Jakarta. Indonesia’s plan to raise its proceeds target from selling dollar-denominated medium-term notes by $10 billion amid challenging economic conditions is unlikely to affect the country’s ratings, major agencies said on Tuesday.
Standard & Poor’s Ratings Services said in a statement on Tuesday that its ratings on Indonesia “are unaffected” by the $10 billion upsizing of the country’s $30 billion medium-term note program.
S&P is the only major agency that rates Indonesia below investment grade (BB+, stable investment outlook), highlighting that it is waiting for more concrete results from the government’s economic policy reforms.
“Indonesia plans to use the larger program for the government’s general budgetary purposes including, but not limited to, the refinancing, repurchase or retirement of indebtedness,” S&P said in the statement.
“The ratings on Indonesia balance the country’s low per capita income and developing policy and institutional settings against the improved credibility of its monetary policy, buoyant economic growth, and sound public finances.”
In separate statements on Tuesday, Moody’s Investor Service assigned the medium-term notes with a provisional Baa3 investment-grade rating and a stable outlook.
“Indonesia’s Baa3 government bond rating is supported by comparatively narrow fiscal deficits, low public indebtedness, the large size of the Indonesian economy and its healthy medium term GDP growth prospects,” Moody’s said in the statement.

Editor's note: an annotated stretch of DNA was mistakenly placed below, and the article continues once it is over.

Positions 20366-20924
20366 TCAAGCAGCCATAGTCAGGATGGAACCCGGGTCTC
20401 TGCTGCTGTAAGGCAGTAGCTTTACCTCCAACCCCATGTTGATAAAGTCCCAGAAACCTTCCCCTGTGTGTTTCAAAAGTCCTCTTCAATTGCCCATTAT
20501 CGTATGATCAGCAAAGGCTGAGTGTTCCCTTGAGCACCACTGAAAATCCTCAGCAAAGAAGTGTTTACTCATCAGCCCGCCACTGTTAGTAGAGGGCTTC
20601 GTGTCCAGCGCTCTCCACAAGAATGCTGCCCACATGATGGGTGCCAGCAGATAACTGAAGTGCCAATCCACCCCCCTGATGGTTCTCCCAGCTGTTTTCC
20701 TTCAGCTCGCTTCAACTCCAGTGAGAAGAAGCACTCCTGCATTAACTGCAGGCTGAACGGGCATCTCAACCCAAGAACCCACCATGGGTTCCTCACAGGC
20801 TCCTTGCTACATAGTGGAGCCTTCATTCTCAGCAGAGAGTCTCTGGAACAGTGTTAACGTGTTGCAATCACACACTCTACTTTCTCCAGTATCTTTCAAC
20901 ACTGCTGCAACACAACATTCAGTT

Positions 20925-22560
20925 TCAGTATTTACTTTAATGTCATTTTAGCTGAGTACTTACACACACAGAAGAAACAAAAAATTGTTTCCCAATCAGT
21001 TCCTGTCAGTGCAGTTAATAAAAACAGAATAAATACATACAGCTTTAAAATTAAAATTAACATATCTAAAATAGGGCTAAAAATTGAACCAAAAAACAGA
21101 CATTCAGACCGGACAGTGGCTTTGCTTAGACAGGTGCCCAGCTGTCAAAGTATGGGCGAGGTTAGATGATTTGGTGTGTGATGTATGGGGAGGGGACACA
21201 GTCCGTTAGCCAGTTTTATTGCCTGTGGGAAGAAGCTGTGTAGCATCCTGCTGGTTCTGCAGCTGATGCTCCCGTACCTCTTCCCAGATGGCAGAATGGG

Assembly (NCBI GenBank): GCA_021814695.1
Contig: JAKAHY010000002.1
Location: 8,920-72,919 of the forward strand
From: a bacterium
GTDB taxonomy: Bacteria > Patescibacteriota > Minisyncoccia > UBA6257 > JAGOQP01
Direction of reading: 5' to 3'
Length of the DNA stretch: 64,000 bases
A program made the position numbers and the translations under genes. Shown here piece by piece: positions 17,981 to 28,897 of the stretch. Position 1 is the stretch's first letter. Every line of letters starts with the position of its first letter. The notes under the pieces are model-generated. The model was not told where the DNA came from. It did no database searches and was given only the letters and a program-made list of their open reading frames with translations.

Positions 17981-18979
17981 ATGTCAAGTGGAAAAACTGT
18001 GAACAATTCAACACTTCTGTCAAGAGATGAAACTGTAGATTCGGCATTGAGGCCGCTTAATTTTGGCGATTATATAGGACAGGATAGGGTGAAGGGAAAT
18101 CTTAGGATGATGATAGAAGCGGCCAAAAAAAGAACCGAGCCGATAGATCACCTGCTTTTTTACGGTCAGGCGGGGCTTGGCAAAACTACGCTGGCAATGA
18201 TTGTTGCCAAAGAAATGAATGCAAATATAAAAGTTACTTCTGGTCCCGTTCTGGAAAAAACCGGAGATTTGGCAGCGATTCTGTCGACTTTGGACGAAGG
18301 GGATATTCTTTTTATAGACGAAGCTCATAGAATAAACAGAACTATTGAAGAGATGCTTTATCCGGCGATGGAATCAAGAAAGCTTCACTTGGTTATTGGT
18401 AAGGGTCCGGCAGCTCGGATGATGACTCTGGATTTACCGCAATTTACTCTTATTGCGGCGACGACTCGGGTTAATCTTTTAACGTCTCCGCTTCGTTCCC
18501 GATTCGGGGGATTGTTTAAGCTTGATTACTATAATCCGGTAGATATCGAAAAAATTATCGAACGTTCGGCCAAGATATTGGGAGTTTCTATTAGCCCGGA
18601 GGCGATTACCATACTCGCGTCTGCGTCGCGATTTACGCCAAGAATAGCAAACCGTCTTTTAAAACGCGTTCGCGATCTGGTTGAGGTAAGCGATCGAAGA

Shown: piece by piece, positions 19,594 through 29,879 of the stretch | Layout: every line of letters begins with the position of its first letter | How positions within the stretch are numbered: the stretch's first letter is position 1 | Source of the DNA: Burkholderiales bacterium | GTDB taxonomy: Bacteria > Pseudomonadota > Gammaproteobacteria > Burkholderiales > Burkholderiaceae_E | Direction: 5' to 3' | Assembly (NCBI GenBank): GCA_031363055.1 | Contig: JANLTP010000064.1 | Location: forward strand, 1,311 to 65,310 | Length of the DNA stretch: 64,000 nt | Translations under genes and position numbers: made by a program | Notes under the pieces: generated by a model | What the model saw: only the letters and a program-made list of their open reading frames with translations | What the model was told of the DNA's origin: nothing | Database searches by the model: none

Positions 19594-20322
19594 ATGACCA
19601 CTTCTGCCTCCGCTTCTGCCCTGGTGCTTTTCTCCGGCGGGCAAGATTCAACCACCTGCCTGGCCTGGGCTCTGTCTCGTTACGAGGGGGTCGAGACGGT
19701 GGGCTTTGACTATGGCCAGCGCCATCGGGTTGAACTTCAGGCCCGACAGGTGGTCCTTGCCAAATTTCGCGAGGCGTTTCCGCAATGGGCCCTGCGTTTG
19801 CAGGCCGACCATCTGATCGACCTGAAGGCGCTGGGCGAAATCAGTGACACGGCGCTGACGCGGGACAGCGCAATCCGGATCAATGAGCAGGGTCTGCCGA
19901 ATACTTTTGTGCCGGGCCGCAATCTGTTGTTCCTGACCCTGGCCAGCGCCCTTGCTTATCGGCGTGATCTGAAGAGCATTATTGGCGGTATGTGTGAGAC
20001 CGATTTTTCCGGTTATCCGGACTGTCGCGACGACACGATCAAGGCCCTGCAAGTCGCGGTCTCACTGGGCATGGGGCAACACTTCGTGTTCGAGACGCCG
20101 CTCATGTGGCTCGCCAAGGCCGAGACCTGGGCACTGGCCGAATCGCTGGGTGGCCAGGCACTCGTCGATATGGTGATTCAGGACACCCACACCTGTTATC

Meanwhile, Fitch Ratings, another one of the top three international rating agencies, assigned Indonesia’s dollar-denominated medium-term notes with a BBB- rating, the lower end of investment grade assets, according a statement. Fitch expects growth in Southeast Asia’s largest economy at 4.8 percent this year and 5.3 percent next year.
Moody’s, which forecast a 4.7 percent growth on Indonesia this year and next, echoed the sentiments, saying that the stable outlook is in line with expectations that “Indonesia’s growth and fiscal metrics will continue to compare favorably to similarly rated peers over the rating horizon.”
However, Moody’s analysts noted that there will still be some “near-term credit challenges in the form of lower terms of trade, slow investment growth and external financial volatility.”